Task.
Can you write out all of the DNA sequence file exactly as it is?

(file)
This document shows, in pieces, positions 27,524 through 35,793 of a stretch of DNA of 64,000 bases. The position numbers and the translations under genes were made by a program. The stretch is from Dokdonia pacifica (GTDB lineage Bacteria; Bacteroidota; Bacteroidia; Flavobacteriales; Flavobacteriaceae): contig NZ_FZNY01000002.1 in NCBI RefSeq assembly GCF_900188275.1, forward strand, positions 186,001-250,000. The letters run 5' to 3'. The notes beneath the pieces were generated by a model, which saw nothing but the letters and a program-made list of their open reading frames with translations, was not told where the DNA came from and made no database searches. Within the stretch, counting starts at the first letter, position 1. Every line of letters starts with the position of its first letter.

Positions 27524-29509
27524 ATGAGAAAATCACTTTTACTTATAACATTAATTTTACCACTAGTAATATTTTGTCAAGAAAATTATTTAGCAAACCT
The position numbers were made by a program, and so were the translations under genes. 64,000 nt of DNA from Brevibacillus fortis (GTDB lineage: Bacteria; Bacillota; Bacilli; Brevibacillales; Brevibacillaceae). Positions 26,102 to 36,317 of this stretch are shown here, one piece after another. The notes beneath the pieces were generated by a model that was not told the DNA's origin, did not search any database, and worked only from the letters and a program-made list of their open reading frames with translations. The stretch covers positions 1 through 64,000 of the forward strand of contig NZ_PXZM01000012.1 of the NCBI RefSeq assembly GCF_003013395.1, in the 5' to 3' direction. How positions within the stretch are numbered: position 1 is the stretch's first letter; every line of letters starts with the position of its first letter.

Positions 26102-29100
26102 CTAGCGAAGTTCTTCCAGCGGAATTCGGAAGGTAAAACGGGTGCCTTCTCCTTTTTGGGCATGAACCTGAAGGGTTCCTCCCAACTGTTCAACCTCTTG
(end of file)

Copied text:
This document shows, in pieces, positions 27,524 through 35,793 of a stretch of DNA of 64,000 bases. The position numbers and the translations under genes were made by a program. The stretch is from Dokdonia pacifica (GTDB lineage Bacteria; Bacteroidota; Bacteroidia; Flavobacteriales; Flavobacteriaceae): contig NZ_FZNY01000002.1 in NCBI RefSeq assembly GCF_900188275.1, forward strand, positions 186,001-250,000. The letters run 5' to 3'. The notes beneath the pieces were generated by a model, which saw nothing but the letters and a program-made list of their open reading frames with translations, was not told where the DNA came from and made no database searches. Within the stretch, counting starts at the first letter, position 1. Every line of letters starts with the position of its first letter.

Positions 27524-29509
27524 ATGAGAAAATCACTTTTACTTATAACATTAATTTTACCACTAGTAATATTTTGTCAAGAAAATTATTTAGCAAACCT
The position numbers were made by a program, and so were the translations under genes. 64,000 nt of DNA from Brevibacillus fortis (GTDB lineage: Bacteria; Bacillota; Bacilli; Brevibacillales; Brevibacillaceae). Positions 26,102 to 36,317 of this stretch are shown here, one piece after another. The notes beneath the pieces were generated by a model that was not told the DNA's origin, did not search any database, and worked only from the letters and a program-made list of their open reading frames with translations. The stretch covers positions 1 through 64,000 of the forward strand of contig NZ_PXZM01000012.1 of the NCBI RefSeq assembly GCF_003013395.1, in the 5' to 3' direction. How positions within the stretch are numbered: position 1 is the stretch's first letter; every line of letters starts with the position of its first letter.

Positions 26102-29100
26102 CTAGCGAAGTTCTTCCAGCGGAATTCGGAAGGTAAAACGGGTGCCTTCTCCTTTTTGGGCATGAACCTGAAGGGTTCCTCCCAACTGTTCAACCTCTTG